What is EMDR?
EMDR–EYE MOVEMENT DESENSITIZATION & REPROCESSING
“Traumatic experiences may have happened long ago, and we may not recognize how much they affected us. The negative emotions, behaviors, beliefs, and sensations that cause chronic problems generally can be tracked back to these unprocessed memories. In that way, the past stays present. EMDR can help you make sense of the trauma-based symptoms (like anxiety, panic attacks, sadness, anger/rage, phobias) and identify their cause”-Dr. Francine Shapiro, from her book “Getting Past Your Past.”
What is EMDR?
Eye Movement Desensitization and Reprocessing is a well-researched psychotherapy approach that enables people to heal from emotional distress and symptoms related to trauma. Trauma based experiences affect the way a person views themselves and others. The resulting negative emotions, beliefs, or behaviors become the symptoms of a person’s suffering, not its cause. While many therapies work on minimizing symptoms, EMDR targets the cause: trauma-based memories that are “frozen” or unprocessed in the brain’s memory network. Discovered in the late 1980s by Dr. Francine Shapiro, EMDR gave new hope to combat veterans that were experiencing Post-Traumatic Stress Disorder (PTSD), a condition regarded as difficult to treat. Her research hypothesized that when trauma-based memories were re-processed in the sufferer’s brain, the distressing symptoms decreased or disappeared altogether. Over the last 25 years, EMDR therapy has evolved into a comprehensive, highly effective therapy used in healing people that have experienced both large and small traumas.
How Does it Work
The goal of EMDR therapy is to completely “process” past traumatic events that are causing symptoms in a person’s current life. “Processing” does not mean just talking about negative memories, or identifying ways to minimize the related symptoms such as anxiety, depression or feelings of unworthiness, for example. It means setting up a learning state that allows these past experiences to be filed and stored appropriately in the brain’s memory network. This often results in increased insight regarding both previously disturbing events and long held negative thoughts about the self. During an EMDR session, the client may call to mind a visual image related to the memory, a resulting negative belief about self, and the related emotions and body sensations that occur. During this part of the therapy, the client follows right-to-left eye movement to repeatedly activate opposite sides of the brain, like what happens during REM sleep when memories are “processed”. Research has shown that the long-term effects of untreated childhood trauma get carried over into adulthood and are passed down to the next generation. Adults who grew up with physical/sexual/verbal abuse, physically or mentally ill parents, bullying, family dysfunction, domestic violence, family members with addictions, etc. most likely experienced a great deal of trauma as children. In adulthood, the trauma now presents itself through symptoms such as anxiety, depression, job performance issues, substance abuse, chronic low self-esteem, anger/rage, etc. EMDR has been used to effectively treat thousands and thousands of people who experienced forms of early childhood trauma.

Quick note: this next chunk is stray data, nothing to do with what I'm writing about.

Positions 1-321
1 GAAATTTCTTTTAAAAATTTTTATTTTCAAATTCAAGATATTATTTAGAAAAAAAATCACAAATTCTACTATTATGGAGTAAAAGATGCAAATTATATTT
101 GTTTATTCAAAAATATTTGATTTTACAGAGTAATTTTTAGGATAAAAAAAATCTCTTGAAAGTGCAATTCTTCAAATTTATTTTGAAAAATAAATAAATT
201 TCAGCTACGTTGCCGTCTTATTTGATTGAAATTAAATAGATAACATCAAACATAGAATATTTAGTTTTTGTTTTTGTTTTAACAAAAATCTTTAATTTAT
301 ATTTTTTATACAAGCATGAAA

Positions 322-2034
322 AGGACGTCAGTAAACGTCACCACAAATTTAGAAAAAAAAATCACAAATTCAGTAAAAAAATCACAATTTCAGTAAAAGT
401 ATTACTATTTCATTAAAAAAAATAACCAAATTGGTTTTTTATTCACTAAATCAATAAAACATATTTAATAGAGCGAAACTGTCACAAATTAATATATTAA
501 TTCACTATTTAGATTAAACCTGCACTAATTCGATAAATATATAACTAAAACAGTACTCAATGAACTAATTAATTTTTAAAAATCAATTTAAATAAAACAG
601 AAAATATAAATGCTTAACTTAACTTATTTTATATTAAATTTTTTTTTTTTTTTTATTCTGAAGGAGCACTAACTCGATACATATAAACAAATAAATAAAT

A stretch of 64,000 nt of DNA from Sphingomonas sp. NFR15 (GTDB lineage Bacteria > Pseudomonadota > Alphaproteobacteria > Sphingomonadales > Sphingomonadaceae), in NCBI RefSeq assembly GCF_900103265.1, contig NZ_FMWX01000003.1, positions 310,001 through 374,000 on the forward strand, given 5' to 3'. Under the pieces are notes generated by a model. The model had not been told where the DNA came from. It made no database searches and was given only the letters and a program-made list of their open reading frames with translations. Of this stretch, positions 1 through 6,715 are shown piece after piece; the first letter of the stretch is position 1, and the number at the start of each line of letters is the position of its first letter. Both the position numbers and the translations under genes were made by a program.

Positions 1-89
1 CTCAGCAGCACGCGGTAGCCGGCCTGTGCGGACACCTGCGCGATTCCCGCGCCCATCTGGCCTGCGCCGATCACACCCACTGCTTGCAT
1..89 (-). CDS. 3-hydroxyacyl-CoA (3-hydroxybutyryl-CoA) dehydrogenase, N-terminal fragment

What is a Session Like?
EMDR therapy is an eight-phase treatment that starts with comprehensive history-taking to get a clear understanding of the client’s memory, associated negative beliefs, desired positive beliefs, and accompanying body sensations. Once the clinician has determined which memory to target first, the client is asked to recall the worst aspect of the memory together with the accompanying negative beliefs and bodily sensations. The client will be directed to move their eyes from side to side or employ some other form of bilateral stimulation (BLS) via visual, auditory, or tactile experiences. Within the client’s brain, associations arise, and the client will begin to process the memory and the related negative feelings in a more adaptive way. The memory that was once charged with emotion becomes less distressing. In successful EMDR therapy, the meaning of painful events is transformed on an emotional level. For instance, a victim of a rape shifts from feeling horror and powerlessness to “I survived it and I am strong.” EMDR therapy leaves clients feeling empowered by the very experiences that once crippled them.
If you experience any of these trauma-based symptoms, ask your therapist if EMDR is right for you.
ANGER/RAGE EATING DISORDERS PTSD or ANXIETY DEPRESSION
FEARS/PHOBIAS INTIMACY ISSUES SEXUAL ADDICTIONS PANIC ATTACKS
SUBSTANCE ABUSE SOCIAL ISOLATION DIFFICULTY TRUSTING FEAR OF FAILURE
EXTREMEGUILT/SHAME LOW SELF-ESTEEM PERFORMANCE ANXIETY
Carol Van Kampen, LMSW
Carol Van Kampen, LMSW is an individual private practice psychotherapist who specializes in anxiety, depression, grief, and trauma treatment at Marsh Psychology Group. Carol is EMDR trained. Contact her at marshpsychologygroup.com
Leave a Reply